Showman’s family lives the drama offstage

Posted 5/17/22

Walter Scott Davis Sr. was one of RI’s most successful and well-known showmen. From the be-ginning of the 20th century, he owned the Star Theatre in Pawtucket, which was destroyed by a fire …

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Showman’s family lives the drama offstage


Walter Scott Davis Sr. was one of RI’s most successful and well-known showmen. From the be-ginning of the 20th century, he owned the Star Theatre in Pawtucket, which was destroyed by a fire that began in the cellar during the winter of 1916. He rebuilt the theatre and continued presenting wholesome plays performed by stock companies.

He also managed the Bijou Theatre and the Keith Theatre and spent a summer in Montreal, Canada as the manager of a theatre company there. In 1929, he closed up shop here in RI and moved to Oakland, Cal. where he began man-aging theatres on the west coast. But the real drama in the Davis family was not happening on a stage.

Walter’s son, Walter Davis Jr., had worked as an electrician at one of his father’s theatres before marrying 21-year-old Mildred Emma Phillips on Feb. 25, 1915 in New York. The couple settled in Pawtucket and Walter worked in the textile department of the bleachery. In 1919, Mildred gave birth to a son.

During the summer of 1923, Mildred petitioned for divorce from Walter, alleging extreme cruelty. She was granted custody of their child and support in the amount of $15 per week.

On Aug. 4, 1927, Mildred was committed to the RI State Hospital for Mental Diseases in Cranston, for observation. A few days later, a longtime friend of hers, attorney Thomas McGauley, came to visit her at the institution and informed her that it was her own father, electric road conductor Frederick Phillips, who had committed her to the hospital.

Mildred would later testify that McGauley had urged her to let him become the guardian of her estate while she was hospitalized so that her father would not try to claim her assets, telling her that he would not charge her anything and simply wanted to help her.

McGauley would testify that he petitioned to become the guardian of her estate when he saw the assets being wasted due to her mental condition. He claimed that Mildred was an alcoholic. Mildred, in turn, claimed that McGauley had actually provided her with alcohol.

Within days of her hospitalization, she had agreed to give the attorney control of her estate. The court granted him guardianship the following month. A few days later, she was transferred to Bates Sanitarium but McGauley had her returned to the State Hospital on Sept. 29.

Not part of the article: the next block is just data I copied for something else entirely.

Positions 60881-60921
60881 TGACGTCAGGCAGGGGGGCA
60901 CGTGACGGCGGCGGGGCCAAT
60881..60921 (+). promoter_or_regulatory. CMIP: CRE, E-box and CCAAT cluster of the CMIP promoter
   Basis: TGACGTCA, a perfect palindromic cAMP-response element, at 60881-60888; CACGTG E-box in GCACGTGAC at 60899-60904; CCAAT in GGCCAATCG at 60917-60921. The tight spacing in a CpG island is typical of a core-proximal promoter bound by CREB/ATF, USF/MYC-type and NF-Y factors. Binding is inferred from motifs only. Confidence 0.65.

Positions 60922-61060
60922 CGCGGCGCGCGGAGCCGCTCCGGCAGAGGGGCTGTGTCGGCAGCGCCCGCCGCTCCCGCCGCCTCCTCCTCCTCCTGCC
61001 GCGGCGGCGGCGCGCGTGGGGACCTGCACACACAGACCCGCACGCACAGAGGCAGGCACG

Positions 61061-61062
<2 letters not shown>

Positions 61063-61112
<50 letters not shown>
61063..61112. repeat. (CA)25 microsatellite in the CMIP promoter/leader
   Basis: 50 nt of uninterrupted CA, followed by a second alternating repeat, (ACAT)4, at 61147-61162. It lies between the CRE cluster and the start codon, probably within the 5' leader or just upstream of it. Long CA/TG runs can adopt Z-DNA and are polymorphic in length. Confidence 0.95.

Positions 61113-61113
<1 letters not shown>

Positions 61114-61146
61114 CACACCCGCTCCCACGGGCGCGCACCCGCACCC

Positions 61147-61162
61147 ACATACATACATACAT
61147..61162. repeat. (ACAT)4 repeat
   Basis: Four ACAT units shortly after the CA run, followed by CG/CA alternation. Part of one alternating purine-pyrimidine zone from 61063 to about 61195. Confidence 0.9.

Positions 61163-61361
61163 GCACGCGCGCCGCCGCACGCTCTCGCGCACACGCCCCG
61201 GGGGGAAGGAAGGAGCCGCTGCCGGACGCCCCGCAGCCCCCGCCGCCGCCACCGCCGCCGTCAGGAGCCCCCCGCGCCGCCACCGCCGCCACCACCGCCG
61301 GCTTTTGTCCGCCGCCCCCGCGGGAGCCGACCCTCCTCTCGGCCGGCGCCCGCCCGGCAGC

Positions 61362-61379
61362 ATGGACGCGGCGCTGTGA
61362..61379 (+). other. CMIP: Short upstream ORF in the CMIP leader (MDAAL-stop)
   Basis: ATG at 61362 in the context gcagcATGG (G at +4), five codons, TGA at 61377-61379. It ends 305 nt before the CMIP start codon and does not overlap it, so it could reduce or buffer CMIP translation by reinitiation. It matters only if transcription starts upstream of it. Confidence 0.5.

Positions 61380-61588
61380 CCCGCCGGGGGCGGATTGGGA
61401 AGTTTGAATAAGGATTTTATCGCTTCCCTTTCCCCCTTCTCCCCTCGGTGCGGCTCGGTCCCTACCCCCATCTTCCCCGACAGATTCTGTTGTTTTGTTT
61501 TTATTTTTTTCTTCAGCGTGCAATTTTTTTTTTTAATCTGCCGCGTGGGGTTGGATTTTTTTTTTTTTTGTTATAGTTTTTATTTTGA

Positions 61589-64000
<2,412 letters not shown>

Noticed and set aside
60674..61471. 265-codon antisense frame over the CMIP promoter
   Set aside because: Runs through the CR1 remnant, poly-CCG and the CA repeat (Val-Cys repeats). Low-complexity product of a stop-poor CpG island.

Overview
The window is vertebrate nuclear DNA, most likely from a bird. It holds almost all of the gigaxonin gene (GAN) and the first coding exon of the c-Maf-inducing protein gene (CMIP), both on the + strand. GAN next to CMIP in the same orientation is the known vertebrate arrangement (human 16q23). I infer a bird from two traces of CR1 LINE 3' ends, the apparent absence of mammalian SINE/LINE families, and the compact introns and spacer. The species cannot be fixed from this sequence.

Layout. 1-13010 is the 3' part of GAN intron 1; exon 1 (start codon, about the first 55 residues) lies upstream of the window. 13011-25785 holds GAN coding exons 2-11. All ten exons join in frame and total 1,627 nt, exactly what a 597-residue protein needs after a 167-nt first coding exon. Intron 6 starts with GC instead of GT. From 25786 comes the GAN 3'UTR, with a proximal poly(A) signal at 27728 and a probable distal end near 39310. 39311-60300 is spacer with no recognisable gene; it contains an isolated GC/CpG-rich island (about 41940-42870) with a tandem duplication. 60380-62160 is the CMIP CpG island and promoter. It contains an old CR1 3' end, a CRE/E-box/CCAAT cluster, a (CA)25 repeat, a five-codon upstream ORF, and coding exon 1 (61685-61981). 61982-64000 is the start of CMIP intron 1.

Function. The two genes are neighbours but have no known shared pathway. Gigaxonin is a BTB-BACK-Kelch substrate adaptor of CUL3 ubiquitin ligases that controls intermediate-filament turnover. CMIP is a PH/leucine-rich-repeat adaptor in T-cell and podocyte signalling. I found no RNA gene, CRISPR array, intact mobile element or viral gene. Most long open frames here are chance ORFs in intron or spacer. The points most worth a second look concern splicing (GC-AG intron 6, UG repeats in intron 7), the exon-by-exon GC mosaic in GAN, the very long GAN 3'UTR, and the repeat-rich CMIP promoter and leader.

While a patient, Mildred grew close to one of the hospital’s physicians, Dr. Stanley Perkins. After she was released from commitment in June of 1928, she married Dr. Perkins.

For the next year, very heated arguments played out in the RI courts. McGauley could not account for the money missing from Mildred’s estate. He testified that he withdrew his attorney fees and spent the rest on necessities for Mildred which he did not keep a record of. Dr. Perkins sat in the front row during these arguments, muttering under his breath. During one hearing, McGauley shouted out, “If the doctor has anything to say to me, I will meet him outside. If he wants to meet me outside, if he is in that mood, I am too.”

The judge continuously warned both sides to subdue their fiery clashes. Two months later, after two additional clients accused McGauley of taking their money, he was reprimanded by the Supreme Court, charged with unprofessional conduct and suspended from practicing law. The following year, his license was reinstated.

Mildred’s problems did not end there. As she had been hospitalized, her first husband, Walter, had been given custody of their 10-year-old son. Walter had gotten remarried on July 9, 1925, to city hall telephone operator Doris Ruth Wilkinson. The couple lived in Providence and Walter was working as a foreman at the radio tube factory while Doris plied the switchboard.

Before her hospitalization, Mildred had lived alone with the boy in Pawtucket. Now, she had been granted visitation with him every Sunday from 1:00 to 7:00. The previous year, she had brought Walter into court, charging him with refusing to let her see the child. The court did not feel there was evidence to support her claim. The present hearing concerned Walter’s plans to relocate to Cal., where his father resided, with his new wife and the child.

Mildred brought charges against him, arguing that such a move would make it impossible for her to see her son on Sundays or at all. Walter argued back, informing the court that Mildred and Stanley had moved to Ontario, Canada and that Mildred had visited the boy only one time over the previous seven months.

The following year, Walter and Doris were still residing in RI but the boy was not with them. It’s possible he may have been with his mother in Ontario.

In 1964, Walter Jr. died of heart disease and prostate cancer at Leger Cottage in New Hampshire, not far from his home. His cremated remains were interred in Swan Point Cemetery in Providence.

Dr. Perkins died in Ontario in 1972. Mildred went on to found the Dr. Stanley H. & Mildred E. Perkins Scholarship, annually awarded to Canadian college students who are entering the medical field and need financial assistance with tuition.

For decades, patrons had watched rehearsed drama playing out on the stages of Walter Scott Davis. But the real drama was taking place beyond the spotlights and ticket booths. The acts were long and the intermissions brief.

Kelly Sullivan is a Rhode Island columnist, lecturer and author.


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